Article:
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DOT lighting regs?

DOT lighting regs?

DOT lighting regs?

In years past I though there where DOT candle power regulations in the US. It seems now there is none. Many manufactures seem to be putting tail lights in newer vehicles that are blinding. I would think they would cause more problems than they are supposed to prevent. I have to use my hand on occasions to block the brightness, even sunglasses at night don't do the job.
So I am curious are there DOT regs on the maximum brightness of lights on vehicals? If so I'm curious why they are not followed?

RE: DOT lighting regs?

Who can even see the taillights?

As a driver of a small car, I'm constantly blinded by the headlights of the pickups (habitually five feet) behind me.  Because trucks are allowed to place headlights higher than the side-mirror locations of cars, the mirrors are on-axis to the low beams of the trucks.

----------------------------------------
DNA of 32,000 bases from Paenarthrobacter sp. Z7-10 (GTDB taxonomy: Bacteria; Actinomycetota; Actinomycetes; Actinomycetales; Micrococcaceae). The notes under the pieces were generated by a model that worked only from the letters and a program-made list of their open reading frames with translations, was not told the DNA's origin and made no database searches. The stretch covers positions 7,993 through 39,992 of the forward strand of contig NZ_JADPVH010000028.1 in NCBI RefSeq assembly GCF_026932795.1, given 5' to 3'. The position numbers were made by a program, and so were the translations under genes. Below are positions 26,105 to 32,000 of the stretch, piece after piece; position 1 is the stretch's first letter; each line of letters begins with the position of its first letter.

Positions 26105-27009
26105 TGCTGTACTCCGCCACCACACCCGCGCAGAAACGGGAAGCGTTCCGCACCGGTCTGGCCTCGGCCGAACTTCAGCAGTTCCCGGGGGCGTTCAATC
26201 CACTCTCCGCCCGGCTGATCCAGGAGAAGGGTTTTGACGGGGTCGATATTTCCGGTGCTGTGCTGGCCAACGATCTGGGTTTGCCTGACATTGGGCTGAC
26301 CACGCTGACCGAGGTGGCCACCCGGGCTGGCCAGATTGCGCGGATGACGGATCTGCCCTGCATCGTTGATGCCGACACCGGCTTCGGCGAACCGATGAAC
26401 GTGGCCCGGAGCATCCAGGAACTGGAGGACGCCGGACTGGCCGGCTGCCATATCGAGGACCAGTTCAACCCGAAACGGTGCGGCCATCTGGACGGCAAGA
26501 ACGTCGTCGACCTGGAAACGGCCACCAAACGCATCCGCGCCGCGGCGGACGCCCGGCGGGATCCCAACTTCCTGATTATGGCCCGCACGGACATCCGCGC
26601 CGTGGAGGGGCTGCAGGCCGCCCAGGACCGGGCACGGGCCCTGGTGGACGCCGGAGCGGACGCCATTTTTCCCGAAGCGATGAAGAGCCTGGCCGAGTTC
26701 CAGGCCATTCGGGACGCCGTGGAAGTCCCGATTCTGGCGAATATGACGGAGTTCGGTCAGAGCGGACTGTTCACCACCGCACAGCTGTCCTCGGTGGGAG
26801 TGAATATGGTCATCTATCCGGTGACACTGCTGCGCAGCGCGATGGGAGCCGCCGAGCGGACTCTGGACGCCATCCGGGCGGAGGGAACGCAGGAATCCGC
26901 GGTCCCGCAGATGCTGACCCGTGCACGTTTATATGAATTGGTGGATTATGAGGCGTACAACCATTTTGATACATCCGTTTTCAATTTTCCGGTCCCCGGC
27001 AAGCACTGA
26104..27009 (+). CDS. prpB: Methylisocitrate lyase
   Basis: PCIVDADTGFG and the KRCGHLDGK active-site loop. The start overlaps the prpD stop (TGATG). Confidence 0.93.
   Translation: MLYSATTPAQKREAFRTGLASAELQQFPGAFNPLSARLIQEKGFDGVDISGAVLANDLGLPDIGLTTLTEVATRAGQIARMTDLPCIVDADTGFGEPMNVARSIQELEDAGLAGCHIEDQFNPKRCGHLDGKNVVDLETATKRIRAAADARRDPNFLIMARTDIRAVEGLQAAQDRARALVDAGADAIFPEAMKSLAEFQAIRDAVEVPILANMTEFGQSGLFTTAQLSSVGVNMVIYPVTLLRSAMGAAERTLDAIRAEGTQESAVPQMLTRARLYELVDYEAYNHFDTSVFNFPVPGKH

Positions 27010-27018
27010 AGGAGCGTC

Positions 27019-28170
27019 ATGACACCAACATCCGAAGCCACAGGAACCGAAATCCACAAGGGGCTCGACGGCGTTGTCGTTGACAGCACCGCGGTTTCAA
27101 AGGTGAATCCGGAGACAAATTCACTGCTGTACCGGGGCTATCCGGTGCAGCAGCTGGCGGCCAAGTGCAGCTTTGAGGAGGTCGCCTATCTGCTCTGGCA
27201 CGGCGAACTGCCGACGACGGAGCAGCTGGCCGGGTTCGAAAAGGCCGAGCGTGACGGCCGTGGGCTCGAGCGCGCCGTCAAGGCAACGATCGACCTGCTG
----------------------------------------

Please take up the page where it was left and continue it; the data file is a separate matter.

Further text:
Brighter taillights might give us the luxury of at least having a cue to follow...

RE: DOT lighting regs?

page 10 of this: http://www.unece.org/fileadmin/DAM/trans/main/wp29/wp29regs/r119e.pdf lists some numbers; not sure what the nomenclature means though.  But, given the DOT doc and this one, we can see that it's a bit wild and woolly out there.

One unfortunate thing is that most of the regs were probably written for incandescent lights, and some of the implied measurement approaches might not reveal just how bright some of these lights are.

BTW, the same can be said of traffic signals; some of the earlier LED green lights were so bright that your eyes would almost hurt, looking at them at night.  But, they were great during the day, even when backlit by the setting sun.

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RE: DOT lighting regs?

I would like to see a nice crack down on these ridiculously bright tail and head lights.  

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